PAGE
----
GIF  is  scaled  to  width pixels wide without changing its aspect
            ratio. An analogous operation is performed for _xheight.  Resizing
            happens  after  all  input  frames  have  been combined and before
            optimization. Gifsicle's resize algorithm is designed  for  speed,
            not  quality;  for best-looking results you will need to use other

       --resize-width width
            Same as --resize widthx_.

       --resize-height height
            Same as --resize _xheight.

       --scale Xfactor[xYfactor]
            Scale the output GIF's width and height by  Xfactor  and  Yfactor.
            If  Yfactor is not given, it defaults to Xfactor.  Scaling happens
            after all input frames have been combined and before optimization.

       --transform-colormap command
            Command should be a shell command that reads from  standard  input
            and  writes to standard output. Each colormap in the output GIF is
            translated into text colormap format  (see  --use-colormap  below)
            and piped to the command. The output that command generates (which
            should also be in text  colormap  format)  will  be  used  as  the
            colormap instead.

       --use-colormap colormap
            Set the image's colormap to colormap.  Colormap can be web for the
            216-color ``Web-safe palette''; gray for grayscale; bw for  black-
            and-white;  or  the  name  of a file. That file should either be a
            text file (the format is described below) or  a  GIF  file,  whose
            global  colormap  will  be  used.  If --colors=N is also given, an
            N-sized subset of colormap will be used.

            Text colormap files have a very simple format:

            # each non-comment line represents one color, "red green blue"
            # each component should be between 0 and 255
            0 0 0            # like this
            255 255 255


       Here are a bunch of examples showing how gifsicle is commonly used.

       First, let's create an animation, `anim.gif':

            % gifsicle a.gif b.gif c.gif d.gif > anim.gif

       This animation will move very quickly: since we didn't specify a delay,
       a  browser  will cycle through the frames as fast as it can. Let's slow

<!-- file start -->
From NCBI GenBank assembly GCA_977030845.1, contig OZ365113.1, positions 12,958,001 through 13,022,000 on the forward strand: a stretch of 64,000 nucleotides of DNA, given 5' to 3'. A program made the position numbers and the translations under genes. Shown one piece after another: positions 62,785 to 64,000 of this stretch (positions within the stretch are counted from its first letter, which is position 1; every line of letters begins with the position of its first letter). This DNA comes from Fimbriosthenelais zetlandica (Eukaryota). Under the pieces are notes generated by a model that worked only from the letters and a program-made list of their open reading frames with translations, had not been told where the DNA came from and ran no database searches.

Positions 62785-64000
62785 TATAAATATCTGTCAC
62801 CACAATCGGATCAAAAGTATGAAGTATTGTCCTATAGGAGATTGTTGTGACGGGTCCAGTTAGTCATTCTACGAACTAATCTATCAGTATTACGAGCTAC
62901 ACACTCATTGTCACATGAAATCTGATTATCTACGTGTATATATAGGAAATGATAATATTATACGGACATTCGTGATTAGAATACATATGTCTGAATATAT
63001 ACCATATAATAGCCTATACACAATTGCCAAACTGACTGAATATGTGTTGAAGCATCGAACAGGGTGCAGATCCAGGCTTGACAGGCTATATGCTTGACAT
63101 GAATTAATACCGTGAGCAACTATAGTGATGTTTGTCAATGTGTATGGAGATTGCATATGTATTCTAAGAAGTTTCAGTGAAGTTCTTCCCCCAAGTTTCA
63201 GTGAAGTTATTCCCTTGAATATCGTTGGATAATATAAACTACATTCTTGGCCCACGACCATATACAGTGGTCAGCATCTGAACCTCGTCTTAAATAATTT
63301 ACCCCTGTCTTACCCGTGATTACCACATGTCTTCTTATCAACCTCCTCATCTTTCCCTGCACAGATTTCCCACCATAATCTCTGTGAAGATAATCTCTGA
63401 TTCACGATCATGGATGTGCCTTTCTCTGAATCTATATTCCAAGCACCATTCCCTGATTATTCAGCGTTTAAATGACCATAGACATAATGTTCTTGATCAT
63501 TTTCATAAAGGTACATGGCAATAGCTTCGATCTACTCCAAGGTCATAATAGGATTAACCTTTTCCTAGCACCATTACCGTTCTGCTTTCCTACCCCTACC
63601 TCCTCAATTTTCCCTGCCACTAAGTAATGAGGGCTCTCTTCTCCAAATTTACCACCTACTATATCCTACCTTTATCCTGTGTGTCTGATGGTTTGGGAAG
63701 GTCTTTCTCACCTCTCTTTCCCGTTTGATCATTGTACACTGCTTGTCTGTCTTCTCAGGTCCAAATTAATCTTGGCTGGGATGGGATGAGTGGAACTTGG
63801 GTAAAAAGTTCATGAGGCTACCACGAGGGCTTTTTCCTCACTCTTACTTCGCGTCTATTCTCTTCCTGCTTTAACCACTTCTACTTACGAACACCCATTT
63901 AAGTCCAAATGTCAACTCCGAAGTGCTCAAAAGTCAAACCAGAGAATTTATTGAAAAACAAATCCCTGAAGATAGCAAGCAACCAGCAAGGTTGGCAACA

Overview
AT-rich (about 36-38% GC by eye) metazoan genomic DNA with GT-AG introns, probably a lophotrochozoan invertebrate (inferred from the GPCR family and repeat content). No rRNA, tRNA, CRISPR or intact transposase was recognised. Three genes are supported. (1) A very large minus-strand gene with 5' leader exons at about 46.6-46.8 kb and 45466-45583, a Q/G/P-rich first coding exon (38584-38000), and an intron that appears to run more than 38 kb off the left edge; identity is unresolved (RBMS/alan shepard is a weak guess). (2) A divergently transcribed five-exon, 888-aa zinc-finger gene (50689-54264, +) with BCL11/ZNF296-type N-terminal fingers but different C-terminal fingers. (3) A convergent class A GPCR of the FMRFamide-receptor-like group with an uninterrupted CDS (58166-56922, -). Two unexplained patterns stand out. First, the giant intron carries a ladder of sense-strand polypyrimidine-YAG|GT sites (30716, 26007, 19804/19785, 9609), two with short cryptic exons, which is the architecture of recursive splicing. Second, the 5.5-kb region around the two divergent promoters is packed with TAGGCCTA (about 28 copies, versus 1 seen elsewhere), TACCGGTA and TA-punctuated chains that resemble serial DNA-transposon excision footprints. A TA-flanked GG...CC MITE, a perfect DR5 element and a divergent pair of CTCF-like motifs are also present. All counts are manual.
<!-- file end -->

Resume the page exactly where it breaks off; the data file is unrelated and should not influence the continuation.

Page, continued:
it down and pause .5 seconds between frames, using the --delay option.

            % gifsicle --delay 50 a.gif b.gif c.gif d.gif > anim.gif

       If we also want the GIF to loop three times, we can use --loopcount:

            % gifsicle -d 50 --loop=3 a.gif b.gif c.gif d.gif > anim.gif

       (Rather than type --delay again, we used  its  short  form,  -d.   Many
       options  have  short  forms;  you  can  see  them  by running `gifsicle
       --help'.  We also abbreviated --loopcount to --loop, which is OK  since
       no other option starts with `loop'.)

       To explode `anim.gif' into its component frames:

            % gifsicle --explode anim.gif
            % ls anim.gif*
            anim.gif      anim.gif.000  anim.gif.001  anim.gif.002  anim.gif.003

       To optimize `anim.gif':

            % gifsicle -b -O2 anim.gif

       To change the second frame of `anim.gif' to `x.gif':

            % gifsicle -b --unoptimize -O2 anim.gif --replace "#1" x.gif

       --unoptimize  is  used since `anim.gif' was optimized in the last step.
       Editing individual  frames  in  optimized  GIFs  is  dangerous  without
       --unoptimize;  frames following the changed frame could be corrupted by
       the change.  Of course, this might be what you want.

       Note  that  --unoptimize  and  --optimize  can  be  on  simultaneously.
       --unoptimize  affects  input GIF files, while --optimize affects output
       GIF files.

       To print information about the first and fourth frames of `anim.gif':

            % gifsicle -I "#0" "#3" < anim.gif
            (information printed)

       To make black the transparent color in all  the  GIFs  in  the  current
       directory, and also print information about each:

            % gifsicle -bII --trans "#000000" *.gif
            (information printed)

       Giving  -I  twice  forces normal output to occur. With only one -I, the
       GIFs would not have changed on disk.

       To change `anim.gif' to use a 64-color subset of the Web-safe palette:

            % gifsicle -b --colors=64 --use-col=web anim.gif

       To make a dithered black-and-white version of `anim.gif':

            % gifsicle --dither --use-col=bw anim.gif > anim-bw.gif

       To overlay one GIF atop another -- producing  a  one-frame  output  GIF
       that  looks  like  the  superposition of the two inputs -- use gifsicle

            % gifsicle bottom.gif top.gif | gifsicle -U "#1" > result.gif


       Some  optimized  output  GIFs  may  appear  incorrectly  on  some   GIF
       implementations (for example, Java's); see the --careful option.

       Please    email   suggestions,   additions,   patches   and   bugs   to


       For a tutorial on GIF images and animations, you might try some of  the
       resources        listed        on-line       at


       Eddie Kohler <>
       He wrote it.

       Anne Dudfield <>
       She named it.

       Hans Dinsen-Hansen <>
       Adaptive tree method for GIF writing.
       The gifsicle home page.